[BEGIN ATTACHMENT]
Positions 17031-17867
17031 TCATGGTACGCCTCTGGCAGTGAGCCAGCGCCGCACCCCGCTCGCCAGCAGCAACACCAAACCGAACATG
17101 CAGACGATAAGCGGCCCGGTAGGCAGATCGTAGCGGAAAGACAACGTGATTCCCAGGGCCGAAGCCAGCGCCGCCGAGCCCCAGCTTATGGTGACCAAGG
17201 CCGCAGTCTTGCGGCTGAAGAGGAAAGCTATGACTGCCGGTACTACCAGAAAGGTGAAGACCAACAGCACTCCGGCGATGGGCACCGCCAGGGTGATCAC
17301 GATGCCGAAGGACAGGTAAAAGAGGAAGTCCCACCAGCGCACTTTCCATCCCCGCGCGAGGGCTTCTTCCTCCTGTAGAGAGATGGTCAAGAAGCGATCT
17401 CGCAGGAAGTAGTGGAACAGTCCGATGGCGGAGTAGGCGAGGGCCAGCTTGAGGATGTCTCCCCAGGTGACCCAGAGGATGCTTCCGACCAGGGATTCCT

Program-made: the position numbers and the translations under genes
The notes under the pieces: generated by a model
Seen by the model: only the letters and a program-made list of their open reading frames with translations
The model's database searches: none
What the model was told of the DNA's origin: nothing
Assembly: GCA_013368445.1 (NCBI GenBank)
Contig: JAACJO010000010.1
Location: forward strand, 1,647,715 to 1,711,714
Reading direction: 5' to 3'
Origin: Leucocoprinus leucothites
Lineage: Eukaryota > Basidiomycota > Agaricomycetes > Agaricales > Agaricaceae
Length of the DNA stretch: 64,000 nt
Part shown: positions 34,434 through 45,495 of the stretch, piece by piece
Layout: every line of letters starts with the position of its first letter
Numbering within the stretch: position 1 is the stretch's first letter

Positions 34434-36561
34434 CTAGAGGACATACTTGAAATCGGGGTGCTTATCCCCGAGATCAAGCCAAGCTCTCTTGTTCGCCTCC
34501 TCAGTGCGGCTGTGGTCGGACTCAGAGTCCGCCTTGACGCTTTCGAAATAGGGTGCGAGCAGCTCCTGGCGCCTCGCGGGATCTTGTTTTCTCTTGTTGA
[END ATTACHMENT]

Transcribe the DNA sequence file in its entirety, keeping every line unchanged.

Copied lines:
Positions 17031-17867
17031 TCATGGTACGCCTCTGGCAGTGAGCCAGCGCCGCACCCCGCTCGCCAGCAGCAACACCAAACCGAACATG
17101 CAGACGATAAGCGGCCCGGTAGGCAGATCGTAGCGGAAAGACAACGTGATTCCCAGGGCCGAAGCCAGCGCCGCCGAGCCCCAGCTTATGGTGACCAAGG
17201 CCGCAGTCTTGCGGCTGAAGAGGAAAGCTATGACTGCCGGTACTACCAGAAAGGTGAAGACCAACAGCACTCCGGCGATGGGCACCGCCAGGGTGATCAC
17301 GATGCCGAAGGACAGGTAAAAGAGGAAGTCCCACCAGCGCACTTTCCATCCCCGCGCGAGGGCTTCTTCCTCCTGTAGAGAGATGGTCAAGAAGCGATCT
17401 CGCAGGAAGTAGTGGAACAGTCCGATGGCGGAGTAGGCGAGGGCCAGCTTGAGGATGTCTCCCCAGGTGACCCAGAGGATGCTTCCGACCAGGGATTCCT

Program-made: the position numbers and the translations under genes
The notes under the pieces: generated by a model
Seen by the model: only the letters and a program-made list of their open reading frames with translations
The model's database searches: none
What the model was told of the DNA's origin: nothing
Assembly: GCA_013368445.1 (NCBI GenBank)
Contig: JAACJO010000010.1
Location: forward strand, 1,647,715 to 1,711,714
Reading direction: 5' to 3'
Origin: Leucocoprinus leucothites
Lineage: Eukaryota > Basidiomycota > Agaricomycetes > Agaricales > Agaricaceae
Length of the DNA stretch: 64,000 nt
Part shown: positions 34,434 through 45,495 of the stretch, piece by piece
Layout: every line of letters starts with the position of its first letter
Numbering within the stretch: position 1 is the stretch's first letter

Positions 34434-36561
34434 CTAGAGGACATACTTGAAATCGGGGTGCTTATCCCCGAGATCAAGCCAAGCTCTCTTGTTCGCCTCC
34501 TCAGTGCGGCTGTGGTCGGACTCAGAGTCCGCCTTGACGCTTTCGAAATAGGGTGCGAGCAGCTCCTGGCGCCTCGCGGGATCTTGTTTTCTCTTGTTGA